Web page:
When Aretha Franklin died last week in Detroit at the age of 76, the tributes rolled in swiftly. The “Queen of Soul” was not just an important figure in a parade of talent, she was an iconic singer whose musicianship transcended genre and was for many of us a symbol of the human spirit at its most generous.
Likely the most beautifully worded and one of the most heartfelt statements came for the former President and First Lady, Barack and Michelle Obama, who wrote:
For more than six decades since, every time she sang, we were all graced with a glimpse of the divine. Through her compositions and unmatched musicianship, Aretha helped define the American experience. In her voice, we could feel our history, all of it and in every shade—our power and our pain, our darkness and our light, our quest for redemption and our hard-won respect. She helped us feel more connected to each other, more hopeful, more human. And sometimes she helped us just forget about everything else and dance.”
Franklin broke out in 1967, on her first record for Atlantic, after a few years at Columbia, putting out “I Never Loved a Man (the Way That I Love You),” with Franklin playing the piano as well as singing. Her powerful voice, mixing sacred and secular, gospel and blues, was completely distinctive and instantly recognizable. The message she delivered, over the 50 years of her career, was that she (and everyone else) was worthy of respect, which may be why the most famous song in her long legacy of hit songs was her earthshaking cover of Otis Redding’s “Respect.” She paved the way for other independent women artists, and enjoyed a fruitful collaboration with Carole King, whose “(You Make Me Feel Like) a Natural Woman” was another enduring hit in Franklin’s performance.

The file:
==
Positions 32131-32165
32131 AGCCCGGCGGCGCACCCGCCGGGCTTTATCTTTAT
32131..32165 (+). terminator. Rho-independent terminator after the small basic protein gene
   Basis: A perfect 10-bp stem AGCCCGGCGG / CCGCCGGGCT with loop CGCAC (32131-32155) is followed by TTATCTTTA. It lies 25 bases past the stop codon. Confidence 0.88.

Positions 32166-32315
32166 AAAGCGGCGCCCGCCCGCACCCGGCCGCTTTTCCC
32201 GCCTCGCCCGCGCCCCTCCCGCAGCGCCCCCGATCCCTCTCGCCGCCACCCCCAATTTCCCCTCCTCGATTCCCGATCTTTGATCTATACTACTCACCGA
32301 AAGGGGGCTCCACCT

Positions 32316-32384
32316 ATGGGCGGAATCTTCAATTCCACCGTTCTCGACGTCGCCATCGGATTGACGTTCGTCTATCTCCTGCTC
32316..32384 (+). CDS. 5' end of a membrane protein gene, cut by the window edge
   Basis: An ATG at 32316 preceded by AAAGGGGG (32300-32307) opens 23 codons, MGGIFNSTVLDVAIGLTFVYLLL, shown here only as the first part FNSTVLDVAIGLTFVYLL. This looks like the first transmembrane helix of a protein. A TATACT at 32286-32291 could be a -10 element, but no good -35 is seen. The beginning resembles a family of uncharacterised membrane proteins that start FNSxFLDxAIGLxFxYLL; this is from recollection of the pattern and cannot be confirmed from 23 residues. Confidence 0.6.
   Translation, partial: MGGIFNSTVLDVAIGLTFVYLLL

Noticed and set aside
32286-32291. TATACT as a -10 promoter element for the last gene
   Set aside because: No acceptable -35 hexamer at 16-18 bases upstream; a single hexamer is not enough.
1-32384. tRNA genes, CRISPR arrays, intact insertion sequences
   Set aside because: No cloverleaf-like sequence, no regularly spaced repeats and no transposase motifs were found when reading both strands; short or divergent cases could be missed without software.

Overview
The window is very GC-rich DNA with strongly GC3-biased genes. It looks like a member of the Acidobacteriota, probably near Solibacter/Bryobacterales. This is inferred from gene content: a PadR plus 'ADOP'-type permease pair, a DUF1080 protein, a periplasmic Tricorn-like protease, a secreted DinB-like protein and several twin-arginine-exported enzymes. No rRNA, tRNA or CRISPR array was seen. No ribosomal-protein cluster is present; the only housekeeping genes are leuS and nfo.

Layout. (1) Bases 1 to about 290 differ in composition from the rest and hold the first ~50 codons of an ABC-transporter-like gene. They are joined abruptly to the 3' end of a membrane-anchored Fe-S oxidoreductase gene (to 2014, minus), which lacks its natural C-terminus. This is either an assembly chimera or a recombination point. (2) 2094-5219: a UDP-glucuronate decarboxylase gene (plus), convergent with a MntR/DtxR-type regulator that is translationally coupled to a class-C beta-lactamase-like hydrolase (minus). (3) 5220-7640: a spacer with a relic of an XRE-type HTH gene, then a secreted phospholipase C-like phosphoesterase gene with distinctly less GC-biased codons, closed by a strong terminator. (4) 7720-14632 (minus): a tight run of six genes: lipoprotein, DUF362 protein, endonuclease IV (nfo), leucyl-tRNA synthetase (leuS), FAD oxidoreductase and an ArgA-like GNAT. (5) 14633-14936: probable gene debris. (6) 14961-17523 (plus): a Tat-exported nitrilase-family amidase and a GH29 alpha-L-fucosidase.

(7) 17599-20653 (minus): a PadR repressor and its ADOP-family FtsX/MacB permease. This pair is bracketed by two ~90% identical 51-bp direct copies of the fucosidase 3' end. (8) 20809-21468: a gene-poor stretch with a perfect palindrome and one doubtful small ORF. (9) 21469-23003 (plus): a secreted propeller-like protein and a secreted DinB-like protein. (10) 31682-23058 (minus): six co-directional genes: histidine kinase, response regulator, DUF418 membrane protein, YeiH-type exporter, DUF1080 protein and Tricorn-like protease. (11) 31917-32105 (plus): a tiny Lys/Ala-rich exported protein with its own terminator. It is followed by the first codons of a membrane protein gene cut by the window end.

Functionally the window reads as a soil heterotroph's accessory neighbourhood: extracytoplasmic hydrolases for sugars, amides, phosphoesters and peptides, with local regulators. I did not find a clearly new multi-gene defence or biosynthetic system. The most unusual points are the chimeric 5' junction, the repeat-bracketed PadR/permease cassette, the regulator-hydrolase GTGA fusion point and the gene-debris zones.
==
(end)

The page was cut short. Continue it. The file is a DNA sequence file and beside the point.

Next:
Of “Respect,” Franklin said,
The statement was something that was very important, and where it was important to me, it was important to others. It’s important for people. Not just me or the Civil Rights movement or women — it’s important to people. I was asked what recording of mine I’d put in a time capsule, and it was ‘Respect.’ Because people want respect — even small children, even babies. As people, we deserve respect from one another.”
At the top of her game, Franklin made an epochal crossover appearance at the Fillmore West in 1971, which was captured on a live recording. In the late 1970s, her career seemed to be waning, but she made a comeback in the 1980s with “Jump to It,” and then, in 1985, singing a duet with the Eurythmics’ Annie Lennox on “Sisters Are Doin’ It for Themselves,” introducing Franklin to the MTV generation.
Although sick over the past few years, Franklin never stopped singing or releasing recordings entirely. Her voice never deserted her, and she was, as classical fans know, able and willing to step in for an ill Luciano Pavarotti to sing “Nessun dorma,” from Turandot. At the 1998 Grammys. Indeed, there are few people in music or entertainment who have (or will have) the longevity of Franklin, whose 100 songs on the charts are a testament to her lasting legacy.
Aretha Franklin’s memorial service will be August 31. She will be buried at Woodlawn Cemetery alongside members of her family.